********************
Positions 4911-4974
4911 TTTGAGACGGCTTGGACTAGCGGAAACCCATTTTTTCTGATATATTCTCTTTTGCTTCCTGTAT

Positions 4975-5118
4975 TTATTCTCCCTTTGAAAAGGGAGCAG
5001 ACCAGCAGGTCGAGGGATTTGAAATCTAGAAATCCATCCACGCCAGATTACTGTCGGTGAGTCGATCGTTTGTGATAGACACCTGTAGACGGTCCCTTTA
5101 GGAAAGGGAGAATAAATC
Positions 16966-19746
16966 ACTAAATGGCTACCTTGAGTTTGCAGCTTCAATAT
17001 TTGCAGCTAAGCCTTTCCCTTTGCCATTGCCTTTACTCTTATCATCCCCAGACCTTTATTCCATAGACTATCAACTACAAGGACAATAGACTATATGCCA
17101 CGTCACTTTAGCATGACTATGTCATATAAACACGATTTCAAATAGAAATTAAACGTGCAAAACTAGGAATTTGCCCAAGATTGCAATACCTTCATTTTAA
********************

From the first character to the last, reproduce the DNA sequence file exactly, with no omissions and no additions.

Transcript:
Positions 4911-4974
4911 TTTGAGACGGCTTGGACTAGCGGAAACCCATTTTTTCTGATATATTCTCTTTTGCTTCCTGTAT

Positions 4975-5118
4975 TTATTCTCCCTTTGAAAAGGGAGCAG
5001 ACCAGCAGGTCGAGGGATTTGAAATCTAGAAATCCATCCACGCCAGATTACTGTCGGTGAGTCGATCGTTTGTGATAGACACCTGTAGACGGTCCCTTTA
5101 GGAAAGGGAGAATAAATC
Positions 16966-19746
16966 ACTAAATGGCTACCTTGAGTTTGCAGCTTCAATAT
17001 TTGCAGCTAAGCCTTTCCCTTTGCCATTGCCTTTACTCTTATCATCCCCAGACCTTTATTCCATAGACTATCAACTACAAGGACAATAGACTATATGCCA
17101 CGTCACTTTAGCATGACTATGTCATATAAACACGATTTCAAATAGAAATTAAACGTGCAAAACTAGGAATTTGCCCAAGATTGCAATACCTTCATTTTAA